Sundance Kid in Harvard Square. But that morning I learned from someone at the New
York Times that‹without having alerted me‹the Times was about to start
publishing the top secret documents I had given them that evening. That meant I
might get a visit from the FBI any moment; and for once, I had copies of the Papers
in my apartment, because I planned to send them to Senator Mike Gravel for his
filibuster against the draft.
From Secrets (p. 386):
³I had to get the documents out of our apartment. I called the Zinns, who had been
planning to come by our apartment later to join us for the movie, and asked if we
could come by their place in Newton instead. I took the papers in a box in the trunk
of our car. They weren¹t the ideal people to avoid attracting the attention of the
FBI. Howard had been in charge of managing antiwar activist Daniel Berrigan¹s
movements underground while he was eluding the FBI for months (so from that
practical point of view he was an ideal person to hide something from them), and it
could be assumed that his phone was tapped, even if he wasn¹t under regular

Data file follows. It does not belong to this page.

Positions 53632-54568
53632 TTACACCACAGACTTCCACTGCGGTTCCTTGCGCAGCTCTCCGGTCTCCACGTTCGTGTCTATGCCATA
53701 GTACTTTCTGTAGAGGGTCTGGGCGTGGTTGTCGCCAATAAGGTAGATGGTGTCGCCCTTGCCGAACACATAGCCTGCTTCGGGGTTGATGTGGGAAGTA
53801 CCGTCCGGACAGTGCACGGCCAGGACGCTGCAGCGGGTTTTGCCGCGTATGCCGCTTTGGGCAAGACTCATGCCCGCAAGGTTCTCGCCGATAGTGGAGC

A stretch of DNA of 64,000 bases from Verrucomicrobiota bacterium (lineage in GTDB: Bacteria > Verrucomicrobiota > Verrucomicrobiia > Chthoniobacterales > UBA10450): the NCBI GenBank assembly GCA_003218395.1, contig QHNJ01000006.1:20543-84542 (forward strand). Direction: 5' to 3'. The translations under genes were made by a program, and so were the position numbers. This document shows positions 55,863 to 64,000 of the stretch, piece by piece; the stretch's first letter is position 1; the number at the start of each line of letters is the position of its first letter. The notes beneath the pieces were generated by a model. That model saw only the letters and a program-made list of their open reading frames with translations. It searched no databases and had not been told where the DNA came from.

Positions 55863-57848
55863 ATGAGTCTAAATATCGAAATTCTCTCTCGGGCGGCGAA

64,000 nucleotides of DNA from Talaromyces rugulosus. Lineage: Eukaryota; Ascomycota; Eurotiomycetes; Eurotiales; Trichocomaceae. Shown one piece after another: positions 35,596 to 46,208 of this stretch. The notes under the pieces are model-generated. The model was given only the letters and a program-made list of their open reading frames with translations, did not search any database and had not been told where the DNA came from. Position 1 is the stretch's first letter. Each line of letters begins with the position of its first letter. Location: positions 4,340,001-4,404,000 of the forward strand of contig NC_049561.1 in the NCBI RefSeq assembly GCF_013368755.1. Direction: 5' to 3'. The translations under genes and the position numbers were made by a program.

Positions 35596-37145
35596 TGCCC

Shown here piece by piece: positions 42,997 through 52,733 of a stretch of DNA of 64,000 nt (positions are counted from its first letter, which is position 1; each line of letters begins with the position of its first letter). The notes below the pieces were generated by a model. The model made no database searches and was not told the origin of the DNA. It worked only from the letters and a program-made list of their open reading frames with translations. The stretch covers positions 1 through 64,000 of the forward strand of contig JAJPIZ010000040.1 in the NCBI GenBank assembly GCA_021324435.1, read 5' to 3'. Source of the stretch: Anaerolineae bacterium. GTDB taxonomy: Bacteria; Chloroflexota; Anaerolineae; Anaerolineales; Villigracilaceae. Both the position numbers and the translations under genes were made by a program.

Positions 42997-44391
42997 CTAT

surveillance. However, I didn¹t know whom else to turn to that Saturday afternoon.
Anyway, I had given Howard a large section of the study already, to read as a
historian; he¹d kept it in his office at Boston University. As I expected, they
said yes immediately. Howard helped me bring up the box from the car.
We drove back to Harvard Square for the movie. The Zinns had never seen Butch
Cassidy before. It held up for all of us. Afterward we bought ice-cream cones at
Brigham¹s and went back to our apartment. Finally Howard and Roz went home before
it was time for the early edition of the Sunday New York Times to arrive at the
subway kiosk below the square. Around midnight Patricia and I went over to the
square and bought a couple of copies. We came up the stairs into Harvard Square
reading the front page, with the three-column story about the secret archive,
feeling very good.²
URL to article: http://www.antiwar.com/blog/2010/01/27/a-memory-of-howard-zinn/
 Secrets: A Memoir of Vietnam and the Pentagon Papers:
Additionally, you can visit Democracy Now! to see/hear Zinn in his own
words, as well as to hear Noam Chomsky, Naomi Klein, Alice Walker and Anthony Arnove
talking about Zinn.